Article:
Discovering small molecules that promote cardiomyocyte generation by modulating Wnt signaling

Terri T. Ni, Eric J. Rellinger, Amrita Mukherjee, Shuying Xie, Lauren Stephens, Curtis A. Thorne, Kwangho Kim, Jiangyong Hu, Ethan Lee, Larry Marnett, Antonis K. Hatzopoulos, Tao P. Zhong

Research output: Contribution to journalArticlepeer-review

47 Scopus citations


We have developed a robust in vivo small-molecule screen that modulates heart size and cardiomyocyte generation in zebrafish. Three structurally related compounds (Cardionogen-1 to Cardionogen-3) identified from our screen enlarge the size of the developing heart via myocardial hyperplasia. Increased cardiomyocyte number in Cardionogen-treated embryos is due to expansion of cardiac progenitor cells. In zebrafish embryos and murine embryonic stem (ES) cells, Cardionogen treatment promotes cardiogenesis during and after gastrulation, whereas it inhibits heart formation before gastrulation. Cardionogen-induced effects can be antagonized by increasing Wnt/β-catenin signaling activity. We demonstrate that Cardionogen inhibits Wnt/β-catenin-dependent transcription in murine ES cells and zebrafish embryos. Cardionogen can rescue Wnt8-induced cardiomyocyte deficiency and heart-specific phenotypes during development. These findings demonstrate that in vivo small-molecule screens targeting heart size can reveal compounds with cardiomyogenic effects and identify underlying target pathways.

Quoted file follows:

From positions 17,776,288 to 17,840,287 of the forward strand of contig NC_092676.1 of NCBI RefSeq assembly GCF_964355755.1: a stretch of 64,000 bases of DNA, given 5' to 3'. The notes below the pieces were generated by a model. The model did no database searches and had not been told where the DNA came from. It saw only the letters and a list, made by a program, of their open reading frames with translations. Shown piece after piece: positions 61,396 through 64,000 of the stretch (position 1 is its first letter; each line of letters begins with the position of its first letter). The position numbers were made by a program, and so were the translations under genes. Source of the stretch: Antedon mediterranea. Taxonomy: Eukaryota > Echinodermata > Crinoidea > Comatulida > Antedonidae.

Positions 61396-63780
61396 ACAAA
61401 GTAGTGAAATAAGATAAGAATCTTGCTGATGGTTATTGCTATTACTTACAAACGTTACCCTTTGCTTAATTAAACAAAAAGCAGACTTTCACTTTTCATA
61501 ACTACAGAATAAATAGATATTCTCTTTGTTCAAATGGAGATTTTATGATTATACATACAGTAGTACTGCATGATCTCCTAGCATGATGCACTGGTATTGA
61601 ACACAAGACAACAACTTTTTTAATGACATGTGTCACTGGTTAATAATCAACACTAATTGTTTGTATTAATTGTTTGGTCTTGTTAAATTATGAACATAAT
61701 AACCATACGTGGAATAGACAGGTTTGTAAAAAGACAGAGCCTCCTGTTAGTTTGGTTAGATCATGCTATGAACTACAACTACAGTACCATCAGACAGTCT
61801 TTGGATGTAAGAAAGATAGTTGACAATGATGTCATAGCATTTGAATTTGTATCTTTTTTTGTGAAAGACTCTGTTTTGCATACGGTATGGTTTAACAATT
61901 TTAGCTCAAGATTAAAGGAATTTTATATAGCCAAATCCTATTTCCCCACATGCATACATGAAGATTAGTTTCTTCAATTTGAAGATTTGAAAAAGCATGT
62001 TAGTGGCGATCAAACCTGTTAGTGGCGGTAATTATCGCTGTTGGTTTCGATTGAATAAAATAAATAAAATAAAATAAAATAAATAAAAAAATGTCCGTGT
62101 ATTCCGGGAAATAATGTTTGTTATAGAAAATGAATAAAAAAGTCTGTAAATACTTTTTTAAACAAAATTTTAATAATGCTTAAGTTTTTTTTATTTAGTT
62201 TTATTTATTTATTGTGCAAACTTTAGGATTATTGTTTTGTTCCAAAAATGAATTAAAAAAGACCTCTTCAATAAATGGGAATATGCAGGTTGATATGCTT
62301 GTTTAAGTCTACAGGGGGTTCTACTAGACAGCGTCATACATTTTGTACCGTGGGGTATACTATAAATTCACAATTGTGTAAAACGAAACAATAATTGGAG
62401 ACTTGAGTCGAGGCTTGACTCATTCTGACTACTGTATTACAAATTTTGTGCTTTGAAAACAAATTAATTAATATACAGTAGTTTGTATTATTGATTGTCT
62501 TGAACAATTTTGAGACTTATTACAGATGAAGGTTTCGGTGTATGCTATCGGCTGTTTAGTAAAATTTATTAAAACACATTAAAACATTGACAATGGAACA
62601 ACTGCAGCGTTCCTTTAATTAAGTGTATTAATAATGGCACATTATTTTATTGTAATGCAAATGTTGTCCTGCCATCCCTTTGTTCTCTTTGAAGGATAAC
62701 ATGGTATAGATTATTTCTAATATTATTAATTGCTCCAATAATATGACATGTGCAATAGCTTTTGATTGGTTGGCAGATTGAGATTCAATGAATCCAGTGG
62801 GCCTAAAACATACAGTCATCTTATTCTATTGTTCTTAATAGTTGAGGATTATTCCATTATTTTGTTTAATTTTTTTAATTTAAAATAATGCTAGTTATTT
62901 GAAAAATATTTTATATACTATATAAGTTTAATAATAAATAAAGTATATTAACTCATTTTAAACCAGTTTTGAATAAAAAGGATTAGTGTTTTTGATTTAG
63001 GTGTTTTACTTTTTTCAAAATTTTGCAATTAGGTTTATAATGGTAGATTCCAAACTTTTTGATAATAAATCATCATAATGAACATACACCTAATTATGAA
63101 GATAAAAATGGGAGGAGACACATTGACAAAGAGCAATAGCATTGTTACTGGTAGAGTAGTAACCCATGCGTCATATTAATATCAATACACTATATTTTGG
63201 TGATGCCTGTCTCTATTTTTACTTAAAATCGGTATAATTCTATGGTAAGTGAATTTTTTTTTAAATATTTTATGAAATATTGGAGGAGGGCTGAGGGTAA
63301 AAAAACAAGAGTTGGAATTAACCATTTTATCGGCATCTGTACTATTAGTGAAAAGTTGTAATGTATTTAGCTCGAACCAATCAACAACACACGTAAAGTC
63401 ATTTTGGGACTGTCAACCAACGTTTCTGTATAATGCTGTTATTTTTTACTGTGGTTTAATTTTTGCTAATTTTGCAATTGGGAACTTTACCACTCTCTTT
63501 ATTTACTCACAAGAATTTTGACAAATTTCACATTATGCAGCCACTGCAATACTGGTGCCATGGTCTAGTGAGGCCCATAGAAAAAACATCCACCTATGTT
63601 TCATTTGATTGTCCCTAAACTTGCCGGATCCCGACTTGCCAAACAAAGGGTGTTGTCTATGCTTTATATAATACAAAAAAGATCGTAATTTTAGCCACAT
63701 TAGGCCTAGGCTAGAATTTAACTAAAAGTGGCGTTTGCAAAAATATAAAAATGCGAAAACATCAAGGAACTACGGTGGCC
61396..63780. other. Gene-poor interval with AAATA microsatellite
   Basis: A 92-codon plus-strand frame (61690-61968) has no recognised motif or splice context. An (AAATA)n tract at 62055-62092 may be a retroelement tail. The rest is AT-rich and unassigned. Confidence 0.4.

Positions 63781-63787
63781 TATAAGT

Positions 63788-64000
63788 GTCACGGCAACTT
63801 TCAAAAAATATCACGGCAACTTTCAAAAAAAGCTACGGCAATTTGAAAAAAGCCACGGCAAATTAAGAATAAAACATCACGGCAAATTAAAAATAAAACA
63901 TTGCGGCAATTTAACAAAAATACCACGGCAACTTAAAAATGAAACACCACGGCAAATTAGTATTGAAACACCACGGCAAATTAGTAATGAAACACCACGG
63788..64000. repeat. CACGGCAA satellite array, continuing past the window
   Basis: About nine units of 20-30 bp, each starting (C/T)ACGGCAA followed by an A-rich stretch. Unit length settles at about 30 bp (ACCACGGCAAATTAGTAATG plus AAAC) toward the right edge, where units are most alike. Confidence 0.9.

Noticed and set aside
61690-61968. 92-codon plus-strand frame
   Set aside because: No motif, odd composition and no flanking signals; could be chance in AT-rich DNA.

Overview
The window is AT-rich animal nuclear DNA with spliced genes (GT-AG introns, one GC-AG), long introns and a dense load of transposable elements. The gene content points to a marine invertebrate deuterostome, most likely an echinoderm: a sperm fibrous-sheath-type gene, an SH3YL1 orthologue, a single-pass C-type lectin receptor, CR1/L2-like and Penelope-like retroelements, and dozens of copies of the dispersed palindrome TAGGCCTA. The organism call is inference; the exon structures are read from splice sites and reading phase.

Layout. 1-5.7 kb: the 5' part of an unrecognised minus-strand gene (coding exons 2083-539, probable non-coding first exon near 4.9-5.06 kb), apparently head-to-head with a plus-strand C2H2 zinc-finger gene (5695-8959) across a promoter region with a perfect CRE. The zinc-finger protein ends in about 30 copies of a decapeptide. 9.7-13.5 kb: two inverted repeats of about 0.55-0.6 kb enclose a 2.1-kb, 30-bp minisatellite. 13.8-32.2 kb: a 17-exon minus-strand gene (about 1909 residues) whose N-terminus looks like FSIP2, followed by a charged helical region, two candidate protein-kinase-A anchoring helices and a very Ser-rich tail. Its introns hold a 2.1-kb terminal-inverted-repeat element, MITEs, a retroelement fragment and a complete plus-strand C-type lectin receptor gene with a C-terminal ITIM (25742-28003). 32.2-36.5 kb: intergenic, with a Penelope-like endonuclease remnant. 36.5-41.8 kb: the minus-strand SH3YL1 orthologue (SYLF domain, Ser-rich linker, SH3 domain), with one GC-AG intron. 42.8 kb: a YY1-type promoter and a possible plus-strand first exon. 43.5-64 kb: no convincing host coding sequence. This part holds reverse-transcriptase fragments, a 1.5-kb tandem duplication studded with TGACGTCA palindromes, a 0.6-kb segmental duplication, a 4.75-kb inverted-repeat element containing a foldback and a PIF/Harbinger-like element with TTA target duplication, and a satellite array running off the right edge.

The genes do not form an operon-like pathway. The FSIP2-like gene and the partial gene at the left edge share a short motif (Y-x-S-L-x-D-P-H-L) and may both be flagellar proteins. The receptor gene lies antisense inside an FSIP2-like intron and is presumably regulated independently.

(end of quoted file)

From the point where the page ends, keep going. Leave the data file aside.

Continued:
Original languageEnglish
Pages (from-to)1658-1668
Number of pages11
JournalChemistry and Biology
Issue number12
StatePublished - Dec 23 2011

Bibliographical note

Funding Information:
We are indebted to John Guan for his invaluable assistance in fish care and Alex Waterson for his efforts in chemical synthesis. We thank Geoffrey Burns for cmlc2-EGFP and cmlc2-DsRed fish, Randall Moon for hsp-wnt8 fish, G.J. Robbins for providing Myh6 promoter plasmid, and P. ten Dijke for BRE 2 -Luc construct. We are grateful to Bruce Appel, Scott Baldwin, Wenbiao Chen, Josh Gamse, Daqing Jin, and members of our laboratories for comments on the manuscript and helpful discussions. This research is supported in part by grants NIH-NS064852 (T.P.Z.), HL083958 (A.K.H.), NIH-UL1RR024975 (VICTR), and Fudan University-EZH1322001 (T.P.Z.).

ASJC Scopus subject areas

  • Biochemistry
  • Molecular Medicine
  • Molecular Biology
  • Pharmacology
  • Drug Discovery
  • Clinical Biochemistry


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